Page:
The Amazon's White Bellbirds Shatter Record For World's Loudest Bird "Song"

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Male white bellbirds have the loudest bird call ever recorded (Credit: Anselmo d’Affonseca)

Most male birds try to attract mates with elegant gestures. Seabirds bob their heads and flutter their wings, while peacocks fan out their beautiful feathers. However, the white bellbird, endemic to the Amazon rainforest in Brazil, dispenses with the pleasantries and cut to the chase by shrieking in its prospective "date's" face at a deafening 125 decibels (Db)— the loudest bird call ever recorded. To put it in perspective, that is 40 Db higher than the safe hearing range for humans! Prior to this, the honor belonged to another Amazon-dweller — the aptly-named screaming piha — which has a peak recorded "song" volume of 116 Db.

Mario Cohn-Haft, one of the study’s authors, first became familiar with the loud birds through his expeditions in the mountains of the Brazilian Amazon. “We could hear them all over the place, they’re kind of the soundtrack of these forests,” says the ornithologist at Brazil's National Institute of Amazonian Research. “They give out these loud ringing sounds that sound like someone banging on metal, like a blacksmith.

The male white bellbirds save their loudest call for when they are next to a prospective mate (Credit: Anselmo d’Affonseca)

To find out how loud the bird actually was, he and Jeff Podos from the University of Massachusetts Amherst, trekked to the mountains of the Amazon rainforests in northern Brazil in December 2018 and then again in February 2019. What they discovered was fascinating.

The pigeon-sized white bellbirds begin their courtship with a slightly gentler shriek that averages about 116 Db. Upon attracting their potential mate's attention, they ramp up their effort with the deafening 125 Db "song." What was bizarre was that the male began by singing its first note with its back to the female and then turned suddenly. "It's really dramatic. You see this bird spinning around, and he's got his beak wide open," Podos said. "And he blasts the second note right in the place female would have been had she not been smart enough to back off."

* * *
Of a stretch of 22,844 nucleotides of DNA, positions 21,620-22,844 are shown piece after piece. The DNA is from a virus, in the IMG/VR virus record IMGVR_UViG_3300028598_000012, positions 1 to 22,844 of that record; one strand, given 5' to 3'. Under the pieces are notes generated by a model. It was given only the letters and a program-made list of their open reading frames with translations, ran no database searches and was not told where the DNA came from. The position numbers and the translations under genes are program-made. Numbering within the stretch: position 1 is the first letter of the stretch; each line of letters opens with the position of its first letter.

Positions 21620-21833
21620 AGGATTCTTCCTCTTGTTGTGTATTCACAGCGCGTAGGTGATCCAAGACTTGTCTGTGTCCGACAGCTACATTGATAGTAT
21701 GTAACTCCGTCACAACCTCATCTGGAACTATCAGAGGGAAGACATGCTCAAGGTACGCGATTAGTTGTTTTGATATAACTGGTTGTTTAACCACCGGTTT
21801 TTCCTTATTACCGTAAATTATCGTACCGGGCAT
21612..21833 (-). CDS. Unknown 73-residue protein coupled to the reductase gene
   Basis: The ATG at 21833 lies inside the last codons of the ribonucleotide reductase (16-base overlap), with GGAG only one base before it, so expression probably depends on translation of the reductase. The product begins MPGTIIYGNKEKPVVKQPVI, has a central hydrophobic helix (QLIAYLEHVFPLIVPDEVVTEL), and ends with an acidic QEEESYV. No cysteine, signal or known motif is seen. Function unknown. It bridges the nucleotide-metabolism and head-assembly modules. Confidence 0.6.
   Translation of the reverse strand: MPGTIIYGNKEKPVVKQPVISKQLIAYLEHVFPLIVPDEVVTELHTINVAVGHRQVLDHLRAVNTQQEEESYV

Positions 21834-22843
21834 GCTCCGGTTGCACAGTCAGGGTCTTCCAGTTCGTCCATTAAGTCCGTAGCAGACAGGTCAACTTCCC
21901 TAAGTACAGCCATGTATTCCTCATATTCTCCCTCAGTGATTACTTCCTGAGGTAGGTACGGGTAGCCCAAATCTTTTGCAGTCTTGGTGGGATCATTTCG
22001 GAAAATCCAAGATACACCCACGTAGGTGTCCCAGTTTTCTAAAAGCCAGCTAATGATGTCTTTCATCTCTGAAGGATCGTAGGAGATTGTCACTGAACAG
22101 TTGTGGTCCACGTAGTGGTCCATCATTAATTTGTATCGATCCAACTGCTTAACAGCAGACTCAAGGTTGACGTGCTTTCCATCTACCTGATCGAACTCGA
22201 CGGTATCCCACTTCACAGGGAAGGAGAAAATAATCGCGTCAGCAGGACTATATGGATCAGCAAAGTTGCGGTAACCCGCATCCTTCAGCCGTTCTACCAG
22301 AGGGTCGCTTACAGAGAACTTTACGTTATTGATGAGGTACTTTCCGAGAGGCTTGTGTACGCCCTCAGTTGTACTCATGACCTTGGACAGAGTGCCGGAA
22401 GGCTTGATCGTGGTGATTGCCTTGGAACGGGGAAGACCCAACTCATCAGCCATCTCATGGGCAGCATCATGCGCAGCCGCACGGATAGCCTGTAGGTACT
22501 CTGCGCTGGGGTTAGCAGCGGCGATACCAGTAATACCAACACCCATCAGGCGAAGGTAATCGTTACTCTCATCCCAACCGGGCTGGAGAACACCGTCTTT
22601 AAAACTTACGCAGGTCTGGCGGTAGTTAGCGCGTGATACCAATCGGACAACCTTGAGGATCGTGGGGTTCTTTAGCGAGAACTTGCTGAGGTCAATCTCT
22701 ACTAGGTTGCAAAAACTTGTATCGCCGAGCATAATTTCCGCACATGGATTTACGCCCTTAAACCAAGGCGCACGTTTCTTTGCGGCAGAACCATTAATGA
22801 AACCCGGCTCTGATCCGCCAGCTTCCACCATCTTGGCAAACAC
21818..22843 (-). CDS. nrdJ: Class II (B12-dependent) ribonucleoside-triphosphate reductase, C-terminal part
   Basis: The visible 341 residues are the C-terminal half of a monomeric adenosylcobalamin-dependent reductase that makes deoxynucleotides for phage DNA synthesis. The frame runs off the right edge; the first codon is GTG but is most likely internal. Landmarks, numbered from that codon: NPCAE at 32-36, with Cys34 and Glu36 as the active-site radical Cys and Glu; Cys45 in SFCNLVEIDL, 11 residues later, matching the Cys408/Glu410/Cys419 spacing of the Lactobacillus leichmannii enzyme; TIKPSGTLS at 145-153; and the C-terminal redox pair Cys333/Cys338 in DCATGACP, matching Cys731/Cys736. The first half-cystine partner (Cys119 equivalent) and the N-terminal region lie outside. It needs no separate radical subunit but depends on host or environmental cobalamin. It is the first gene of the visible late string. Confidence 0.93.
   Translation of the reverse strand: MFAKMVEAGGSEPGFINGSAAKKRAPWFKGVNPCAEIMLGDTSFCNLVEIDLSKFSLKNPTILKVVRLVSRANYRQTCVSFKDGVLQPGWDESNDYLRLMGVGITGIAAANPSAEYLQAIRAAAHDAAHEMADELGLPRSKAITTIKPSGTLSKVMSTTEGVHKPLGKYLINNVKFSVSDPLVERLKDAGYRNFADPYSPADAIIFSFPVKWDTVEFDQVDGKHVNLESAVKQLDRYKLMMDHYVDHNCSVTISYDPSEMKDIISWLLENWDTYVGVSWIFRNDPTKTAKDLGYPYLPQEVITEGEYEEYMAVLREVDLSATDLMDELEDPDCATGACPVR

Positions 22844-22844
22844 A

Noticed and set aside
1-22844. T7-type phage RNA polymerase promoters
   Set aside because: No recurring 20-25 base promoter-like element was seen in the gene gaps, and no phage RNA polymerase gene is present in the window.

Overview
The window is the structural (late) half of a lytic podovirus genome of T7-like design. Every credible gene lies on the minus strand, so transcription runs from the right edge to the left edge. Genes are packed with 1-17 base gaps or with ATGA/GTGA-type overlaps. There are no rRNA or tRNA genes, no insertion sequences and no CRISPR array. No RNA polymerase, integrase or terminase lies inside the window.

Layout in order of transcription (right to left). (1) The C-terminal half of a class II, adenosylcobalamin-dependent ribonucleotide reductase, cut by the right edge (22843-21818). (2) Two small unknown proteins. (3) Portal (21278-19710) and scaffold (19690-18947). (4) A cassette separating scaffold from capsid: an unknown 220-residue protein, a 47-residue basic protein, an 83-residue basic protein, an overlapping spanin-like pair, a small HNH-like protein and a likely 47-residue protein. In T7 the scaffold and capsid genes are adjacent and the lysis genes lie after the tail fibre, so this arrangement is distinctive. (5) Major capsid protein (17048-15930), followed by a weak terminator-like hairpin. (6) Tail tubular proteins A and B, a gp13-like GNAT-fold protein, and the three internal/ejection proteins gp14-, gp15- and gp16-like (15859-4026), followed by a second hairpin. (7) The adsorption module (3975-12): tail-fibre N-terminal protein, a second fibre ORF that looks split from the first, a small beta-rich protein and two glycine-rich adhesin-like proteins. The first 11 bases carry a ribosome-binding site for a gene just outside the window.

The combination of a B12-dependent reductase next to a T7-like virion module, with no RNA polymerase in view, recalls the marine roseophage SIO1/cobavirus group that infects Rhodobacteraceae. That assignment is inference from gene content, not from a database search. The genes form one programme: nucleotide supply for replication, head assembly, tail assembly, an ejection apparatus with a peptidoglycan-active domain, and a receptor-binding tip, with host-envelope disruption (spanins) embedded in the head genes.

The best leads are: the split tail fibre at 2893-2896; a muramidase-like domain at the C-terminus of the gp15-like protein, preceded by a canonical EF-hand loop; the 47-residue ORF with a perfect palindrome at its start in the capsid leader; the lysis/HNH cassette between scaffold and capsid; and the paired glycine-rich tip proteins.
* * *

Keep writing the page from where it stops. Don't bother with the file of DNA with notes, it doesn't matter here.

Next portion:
The scientists, who published their findings in the journal Current Biology on October 21, 2019, are not sure why the females continue to stay relatively close even when the males are singing at full pitch. "Maybe they are trying to assess males up close, though at the risk of some damage to their hearing systems," Podos speculates. Since the unpleasant sound, which increases the male's risk of being detected, was not a survival technique, the researchers concluded that the females might have a preference for louder males. "She is effectively sticking her head in a speaker at a rock concert,” Cohn-Haft says.

The researchers believe the birds' fruit diet allows them to open their beaks wide and belt out loud "songs"(Credit: Anselmo d’Affonseca)

The white bellbird's ability to screech loudly may be the result of its diet, which consists solely of fruits, some the size of golf balls, which the birds swallow in their entirety. Cohn-Haft and Podos believe the birds' tendency to open their beaks wide aid in amplifying their sound, resulting in the full-throated mating calls.

However, the scientists are puzzled about how the birds, both male and female, can withstand the loud songs without going deaf. Cohn-Haft and Podos hope to return to the region in early 2020 to see if they can detect the presence of any adaptations that may help prevent hearing damage. They also hope to witness a successful courtship to understand why loud males attract females.

Resources: earthsky.org, cbc.ca, CNN.com, sciencealert.com

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129 Comments
  • rucusuby-156537615186
    rucusuby-156537615186Wednesday, December 4, 2019 at 10:35 am
    wow The Amazon's White Bellbirds Shatter Record For World's Loudest Bird "Song"
    • calebball123
      calebball123Wednesday, December 4, 2019 at 8:03 am
      i can only have my Alexa volume to 5
      • nyadesu
        nyadesuMonday, December 2, 2019 at 4:15 pm
        Ha! imagine using it as an alarm clock! lol
        • xxdancer5
          xxdancer5Monday, December 2, 2019 at 1:01 pm
          i was in class listening to this without headphones and it played really loud. oops.............
          • pm-olm
            pm-olmMonday, December 2, 2019 at 10:39 am
            That bird is really loud! How does it do that!
            • pizzagirl7
              pizzagirl7Tuesday, November 26, 2019 at 1:17 pm
              It is scaring its self!😁
              • pizzagirl7
                pizzagirl7Tuesday, November 26, 2019 at 1:16 pm
                I turned up my volume way too loud!
                • roseslove
                  rosesloveMonday, November 25, 2019 at 8:28 am
                  Wow! I did not know that! I also love birds so this was a great article for me! Thanks for posting it! :)
                  • joshandem
                    joshandemTuesday, November 26, 2019 at 5:06 pm
                    I totally agree! It sounds almost like a fire alarm cuz it hurts my ears!
                  • lpscollie01
                    lpscollie01Sunday, November 24, 2019 at 9:17 am
                    It's so loud tho
                    • lpscollie01
                      lpscollie01Sunday, November 24, 2019 at 9:14 am
                      Male: hi be with me!!AAAAA! Female: (ignores and sees other male) Male:😲K